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Enough About The Future Of AI… What Can Legal Do (Responsibly) With It Right NOW?

It’s all fun and games to imagine a robust legal research AI that won’t land you in front of a disciplinary panel or a document summary tool that can replace the first-year associate drafting that memo or even perform the focused and not at all political work of calling “balls and strikes” like a Supreme Court justice. But wherever the technology is headed, it’s not really there yet.

But that doesn’t mean there aren’t opportunities for lawyers to take advantage of the technology that exists already. Unfortunately most of the oxygen on this subject is sucked up by starry eyed futurists and vendors piling on promises leaving little room to talk about what we’ve got now.

The ILTA Evolve show, “AI Unveiled: Insights into how AI is transforming in Legal,” with Scott Kveton, CEO of casemark.ai and Patrick Arkins, Manager of Business Technology Solutions and Innovation at Stradley Ronon Stevens & Young, LLP offered a conversation grounded in today’s potential. And frankly you don’t really recognize how undercovered that subject is until you have the jarring experience of hearing about it for an hour.

Kveton set the stage for these early days of generative AI by drawing a direct parallel to the iPhone. At this point, no one questions the impact that smartphones have upon the world. In fact, very few doubted that the tech would prove revolutionary at launch. And yet, what were the top downloaded applications in the early days of the iPhone?

One-click, push-button fart apps.

So, so many fart apps. Generative AI mostly resides in the realm of novelty at this point. But while most users shopped for sound effects, Starbucks jumped into developing a revenue stream based on pocket computing worth hundreds of millions. Only somewhat shadily!

Breaking down the AI hype into level 1 and level 2 tasks provides firms an opportunity to set responsible expectations. Generating insights from searchable data, automating intake, building out training materials are all on the table now. Image analysis in insurance matters is already a powerful use case. Predictive analysis and document drafting… potential applications where generative AI tools aren’t really ready to efficiently and responsibly supplant the status quo yet.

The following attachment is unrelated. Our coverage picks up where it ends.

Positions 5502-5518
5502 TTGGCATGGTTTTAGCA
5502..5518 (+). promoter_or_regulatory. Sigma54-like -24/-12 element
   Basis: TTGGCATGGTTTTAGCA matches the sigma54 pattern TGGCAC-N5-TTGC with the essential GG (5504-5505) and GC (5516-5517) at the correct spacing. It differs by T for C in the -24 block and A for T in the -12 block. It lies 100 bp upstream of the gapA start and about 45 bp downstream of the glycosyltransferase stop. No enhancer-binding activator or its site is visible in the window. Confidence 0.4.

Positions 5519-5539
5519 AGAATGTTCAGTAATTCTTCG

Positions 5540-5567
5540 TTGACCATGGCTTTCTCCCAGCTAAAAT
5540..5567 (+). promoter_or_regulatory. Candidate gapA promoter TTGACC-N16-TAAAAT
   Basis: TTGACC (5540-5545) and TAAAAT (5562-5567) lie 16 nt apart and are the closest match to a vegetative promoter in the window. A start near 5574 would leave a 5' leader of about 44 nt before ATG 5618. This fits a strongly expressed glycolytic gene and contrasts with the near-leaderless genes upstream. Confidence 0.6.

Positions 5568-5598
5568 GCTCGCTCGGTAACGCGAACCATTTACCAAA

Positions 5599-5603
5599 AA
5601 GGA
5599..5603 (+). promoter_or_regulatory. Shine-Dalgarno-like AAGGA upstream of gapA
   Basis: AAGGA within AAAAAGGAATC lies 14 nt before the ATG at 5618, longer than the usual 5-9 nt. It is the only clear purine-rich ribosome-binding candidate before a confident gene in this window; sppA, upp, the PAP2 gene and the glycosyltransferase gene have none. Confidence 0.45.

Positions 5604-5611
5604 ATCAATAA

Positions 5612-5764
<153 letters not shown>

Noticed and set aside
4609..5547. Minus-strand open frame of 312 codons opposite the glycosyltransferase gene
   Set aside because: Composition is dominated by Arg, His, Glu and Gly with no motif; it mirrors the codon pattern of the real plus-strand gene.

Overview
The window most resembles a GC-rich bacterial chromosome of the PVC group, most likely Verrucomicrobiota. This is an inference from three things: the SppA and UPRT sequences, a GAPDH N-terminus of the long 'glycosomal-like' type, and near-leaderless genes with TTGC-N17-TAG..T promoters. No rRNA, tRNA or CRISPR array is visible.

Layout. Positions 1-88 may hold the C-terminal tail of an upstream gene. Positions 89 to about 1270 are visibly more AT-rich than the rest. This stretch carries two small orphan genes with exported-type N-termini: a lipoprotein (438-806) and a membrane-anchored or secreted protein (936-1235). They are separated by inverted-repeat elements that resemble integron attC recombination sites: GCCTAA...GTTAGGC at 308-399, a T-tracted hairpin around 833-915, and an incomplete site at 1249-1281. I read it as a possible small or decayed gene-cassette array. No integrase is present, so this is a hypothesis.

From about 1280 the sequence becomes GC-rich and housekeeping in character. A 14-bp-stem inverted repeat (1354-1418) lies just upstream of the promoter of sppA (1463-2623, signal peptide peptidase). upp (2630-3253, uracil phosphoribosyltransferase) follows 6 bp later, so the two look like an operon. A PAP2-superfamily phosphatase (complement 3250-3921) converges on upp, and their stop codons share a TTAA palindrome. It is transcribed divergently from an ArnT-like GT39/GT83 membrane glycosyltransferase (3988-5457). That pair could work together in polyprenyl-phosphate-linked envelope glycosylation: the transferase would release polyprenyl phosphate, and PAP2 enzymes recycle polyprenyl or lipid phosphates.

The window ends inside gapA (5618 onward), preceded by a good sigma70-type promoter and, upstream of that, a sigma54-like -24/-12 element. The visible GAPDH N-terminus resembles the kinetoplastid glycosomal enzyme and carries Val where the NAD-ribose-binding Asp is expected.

Knowing the landscape of the possible, attorneys can build their skills to stay ahead of the wave by jumping in now. No matter what the future holds, understanding how to prompt a bot will be the key.

Did you know that you could do this?

Screenshot 2024-05-02 at 3.41.25 PM

You’re not prepping your SCOTUS oral argument this way. Or, based on what we saw last week, maybe some of you are. But preparing for a client pitch by cramming the basics about the Boxite industry or something? This is pretty useful.

I suspect most users working with a generative AI at this point ask one- or two-sentence queries at most. If that’s all you’re doing, you’re going to get disillusioned quickly and never properly flex the prompt muscle.

What about this?

Screenshot 2024-05-02 at 3.41.07 PM

Instructing the tool to provide an answer at a college-educated or seasoned professional level might be useful in most instances. But don’t overlook “explain it to me like I’m stoned,” which can be quite helpful too.

Without getting into all the slides — this is why you should attend these events — I do think it’s worth flagging some of the suggested sites for anyone out there learning how to use these tools:

Screenshot 2024-05-02 at 4.14.16 PM

Happy prompting.


HeadshotJoe Patrice is a senior editor at Above the Law and co-host of Thinking Like A Lawyer. Feel free to email any tips, questions, or comments. Follow him on Twitter if you’re interested in law, politics, and a healthy dose of college sports news. Joe also serves as a Managing Director at RPN Executive Search.


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